When was the last time you evaluated your customer list to see how much waste and lost revenue your customers create for your companies?
Despite having numerous ISO and supplier certifications, our shops continue to be audited by customer’s supplier quality personnel with an eye for identifying waste in our operations. While we can all agree that there are opportunities to improve our product and service provision, the question remains, who is identifying the waste and loss caused to our shops directly by customers?
At least half of the eight wastes of lean can be identified and assigned as customer-caused losses to manufacturing shops’ bottom lines. In this installment, we’ll take a look at three of them: waiting, inventory and overproduction.
Waiting is one of the most significant wastes because we cannot recover lost time, and its effect is felt immediately. How do customers create the waste of waiting in our
Payment within the contracted terms. Does your customer fail to pay within the agreed time and then still take a discount? How much are you losing waiting for payment within contracted terms? How many customers are stealing the time value of your billings? What is the percentage of your billings that are being held hostage? What is the total impact of the lost earnings—on your earnings—by each and all of your customers? This is one of the most significant financial impact wastes that your shop suffers, thanks to customers.
Failure to provide timely authorization. I remember being held to strict deadlines by customers for submissions of PPAPs, FMEAs and other contract review and quality documentation. After submission, we often had to wait months to get the customer’s personnel to sign off on the submitted materials, even as their purchasing people clamored for immediate shipment. The loss to our company for waiting included the administrative time of those of us involved in the contract review process, as well as the additional cost of follow up by sales or management to pry the authorization loose. An additional loss is missing promised delivery commitment for the needed raw materials, tools and supplies required to be special ordered, but dependent on customer authorization.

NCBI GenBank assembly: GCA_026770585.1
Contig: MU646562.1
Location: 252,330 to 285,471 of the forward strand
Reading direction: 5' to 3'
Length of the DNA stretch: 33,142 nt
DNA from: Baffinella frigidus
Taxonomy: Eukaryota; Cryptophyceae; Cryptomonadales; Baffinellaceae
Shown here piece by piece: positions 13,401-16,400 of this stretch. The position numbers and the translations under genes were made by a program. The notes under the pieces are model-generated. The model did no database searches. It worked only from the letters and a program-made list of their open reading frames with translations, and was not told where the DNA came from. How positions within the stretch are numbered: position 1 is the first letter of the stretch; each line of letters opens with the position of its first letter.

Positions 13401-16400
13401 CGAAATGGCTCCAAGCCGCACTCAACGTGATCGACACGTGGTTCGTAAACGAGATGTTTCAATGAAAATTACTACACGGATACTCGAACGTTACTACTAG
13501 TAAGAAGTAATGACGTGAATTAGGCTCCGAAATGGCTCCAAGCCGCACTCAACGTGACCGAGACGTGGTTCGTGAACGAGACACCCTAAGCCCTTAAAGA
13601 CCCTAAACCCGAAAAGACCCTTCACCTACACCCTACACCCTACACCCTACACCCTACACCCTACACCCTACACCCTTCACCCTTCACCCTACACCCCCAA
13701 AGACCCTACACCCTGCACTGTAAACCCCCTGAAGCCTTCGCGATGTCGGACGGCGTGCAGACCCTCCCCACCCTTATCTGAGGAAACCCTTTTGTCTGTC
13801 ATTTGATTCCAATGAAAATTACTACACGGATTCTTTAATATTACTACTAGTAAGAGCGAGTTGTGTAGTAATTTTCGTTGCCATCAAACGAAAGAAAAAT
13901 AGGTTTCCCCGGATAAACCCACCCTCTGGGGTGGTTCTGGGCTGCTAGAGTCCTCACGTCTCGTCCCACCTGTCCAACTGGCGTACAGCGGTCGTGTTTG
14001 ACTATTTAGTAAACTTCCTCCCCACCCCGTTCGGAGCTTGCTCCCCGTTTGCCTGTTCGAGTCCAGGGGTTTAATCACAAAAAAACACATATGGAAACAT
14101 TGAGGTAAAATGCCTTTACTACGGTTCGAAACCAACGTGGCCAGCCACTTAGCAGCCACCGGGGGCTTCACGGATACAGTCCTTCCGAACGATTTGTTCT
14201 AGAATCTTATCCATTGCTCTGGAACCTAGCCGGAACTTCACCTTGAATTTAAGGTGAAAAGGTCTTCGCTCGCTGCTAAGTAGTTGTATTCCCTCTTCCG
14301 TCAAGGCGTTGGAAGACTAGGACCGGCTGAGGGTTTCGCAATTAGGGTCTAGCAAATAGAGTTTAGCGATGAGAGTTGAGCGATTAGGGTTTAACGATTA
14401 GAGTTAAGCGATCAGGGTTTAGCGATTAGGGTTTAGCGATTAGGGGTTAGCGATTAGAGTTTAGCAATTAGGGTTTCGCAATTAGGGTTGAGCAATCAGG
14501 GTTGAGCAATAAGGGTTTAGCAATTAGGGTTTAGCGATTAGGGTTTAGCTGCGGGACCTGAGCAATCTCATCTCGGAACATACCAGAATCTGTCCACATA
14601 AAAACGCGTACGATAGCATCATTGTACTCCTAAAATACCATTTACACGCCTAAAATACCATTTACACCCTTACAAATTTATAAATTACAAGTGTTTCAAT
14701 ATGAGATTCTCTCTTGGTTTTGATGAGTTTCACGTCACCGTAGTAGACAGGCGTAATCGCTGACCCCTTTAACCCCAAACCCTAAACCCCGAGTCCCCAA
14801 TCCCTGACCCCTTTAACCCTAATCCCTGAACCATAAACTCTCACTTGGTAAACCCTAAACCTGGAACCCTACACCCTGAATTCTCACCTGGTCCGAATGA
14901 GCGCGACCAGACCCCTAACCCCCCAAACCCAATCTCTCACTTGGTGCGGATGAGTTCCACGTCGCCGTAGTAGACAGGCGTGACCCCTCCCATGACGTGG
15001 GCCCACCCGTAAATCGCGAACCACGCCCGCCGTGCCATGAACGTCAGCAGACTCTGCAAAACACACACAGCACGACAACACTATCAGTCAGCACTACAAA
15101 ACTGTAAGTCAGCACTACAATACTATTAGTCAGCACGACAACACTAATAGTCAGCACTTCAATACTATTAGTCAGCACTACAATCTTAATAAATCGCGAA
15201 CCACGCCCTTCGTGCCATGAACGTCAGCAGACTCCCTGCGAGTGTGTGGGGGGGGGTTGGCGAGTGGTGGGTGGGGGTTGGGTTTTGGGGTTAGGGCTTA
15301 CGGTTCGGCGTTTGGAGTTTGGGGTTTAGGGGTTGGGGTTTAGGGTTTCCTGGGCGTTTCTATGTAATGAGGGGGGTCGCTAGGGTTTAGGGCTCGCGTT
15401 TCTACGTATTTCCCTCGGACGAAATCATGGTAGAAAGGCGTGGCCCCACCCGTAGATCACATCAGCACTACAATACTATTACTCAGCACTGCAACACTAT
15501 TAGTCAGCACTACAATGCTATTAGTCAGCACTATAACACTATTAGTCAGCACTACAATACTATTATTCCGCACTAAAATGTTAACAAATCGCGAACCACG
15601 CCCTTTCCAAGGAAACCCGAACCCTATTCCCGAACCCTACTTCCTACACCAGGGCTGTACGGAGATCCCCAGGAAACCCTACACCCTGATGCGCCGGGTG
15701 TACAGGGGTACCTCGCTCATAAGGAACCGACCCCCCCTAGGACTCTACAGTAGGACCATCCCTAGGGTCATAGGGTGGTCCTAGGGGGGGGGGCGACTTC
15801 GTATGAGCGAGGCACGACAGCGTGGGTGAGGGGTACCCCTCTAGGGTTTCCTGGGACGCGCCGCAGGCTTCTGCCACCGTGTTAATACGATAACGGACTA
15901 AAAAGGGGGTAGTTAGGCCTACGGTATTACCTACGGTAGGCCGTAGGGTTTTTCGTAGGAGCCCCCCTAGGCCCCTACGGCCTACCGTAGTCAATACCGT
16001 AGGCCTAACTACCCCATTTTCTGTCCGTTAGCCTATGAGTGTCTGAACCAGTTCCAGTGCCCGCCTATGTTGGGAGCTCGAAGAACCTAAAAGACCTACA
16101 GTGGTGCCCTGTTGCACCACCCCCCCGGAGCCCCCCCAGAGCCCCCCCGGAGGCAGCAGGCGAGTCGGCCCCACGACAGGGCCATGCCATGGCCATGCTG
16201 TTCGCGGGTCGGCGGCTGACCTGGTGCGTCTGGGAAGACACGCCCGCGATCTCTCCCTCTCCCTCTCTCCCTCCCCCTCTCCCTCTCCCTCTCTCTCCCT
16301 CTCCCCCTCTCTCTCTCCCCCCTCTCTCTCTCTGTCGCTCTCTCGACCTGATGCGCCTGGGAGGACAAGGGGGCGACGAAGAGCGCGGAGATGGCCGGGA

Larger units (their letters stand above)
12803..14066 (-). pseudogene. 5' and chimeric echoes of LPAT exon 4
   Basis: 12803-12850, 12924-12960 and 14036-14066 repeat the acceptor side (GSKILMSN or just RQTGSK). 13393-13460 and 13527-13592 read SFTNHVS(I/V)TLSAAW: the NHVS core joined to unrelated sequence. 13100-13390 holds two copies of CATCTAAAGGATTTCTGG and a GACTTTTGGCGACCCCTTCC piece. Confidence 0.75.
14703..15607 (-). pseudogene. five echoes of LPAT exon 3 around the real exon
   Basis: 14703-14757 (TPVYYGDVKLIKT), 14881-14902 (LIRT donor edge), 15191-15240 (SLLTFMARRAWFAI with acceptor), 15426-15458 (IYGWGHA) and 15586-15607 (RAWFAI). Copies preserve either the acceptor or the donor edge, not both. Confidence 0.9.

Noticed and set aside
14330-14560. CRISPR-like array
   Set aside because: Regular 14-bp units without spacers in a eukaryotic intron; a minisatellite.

If machines or capacity were held idle waiting for authorization, those costs are directly assignable to your customer. Do you have a date for customer approval
of your submissions? Do you have a memorandum of understanding with your customer that at least outlines expectations for the shared responsibilities of
contract review? How many hours, days or weeks of idle machine time are you wasting because of sluggish customer response?
The waste of waiting is usually the most threatening to shops because we cannot recover time lost, and our operations are billed on hourly rates that multiply as the
waiting period extends. We all have heard about the time value of money, but what are you doing to recover this customer-caused waste in your shop?
The waste of inventory is described as storing parts, pieces and documentation ahead of requirements. While the customer might say it was your company’s decision to hold the additional product in inventory, the root cause for that decision is often the fact that the customer’s forecasts and release schedules are unreliable, and your company is held to meet the delivery requirements, regardless of what their
system told you. The waste of excess inventory is often a direct result of the inability of our customers to plan, forecast and release in a reliable and consistent fashion. Are
you a “just in time” shop, holding hundreds of thousands of dollars in “just in case” inventory because of poor supplier planning? Why are you financing (and enabling)
your customer’s inability to forecast? Why not charge for this benefit of assuring product? You know what it is costing you. Surely, it is of value to your customer as well. Let them pay for it.
Making more than is immediately needed is overproduction. It may be convenient to produce more than is immediately needed to avoid more frequent and lengthy setup-related downtime. This choice is masking the need for you to make improvements in several areas. First, the customer order quantities should be agreed upon based on your economic production quantity to enable you to get to the lowest practical cost. So, your customer has some responsibility. The other areas being masked are your inabilities to further reduce your setup times, making additional production a more preferable of the two evils. It also drives up the inventory waste, which reduces your available credit line as it reduces your bottom line. “Safety stock” is a waste
that points us to weaknesses in the system of provision of products. How much has overproduction of safety stock cost your company both in production and in slow-moving inventory? Do you not have a higher and better use for that money?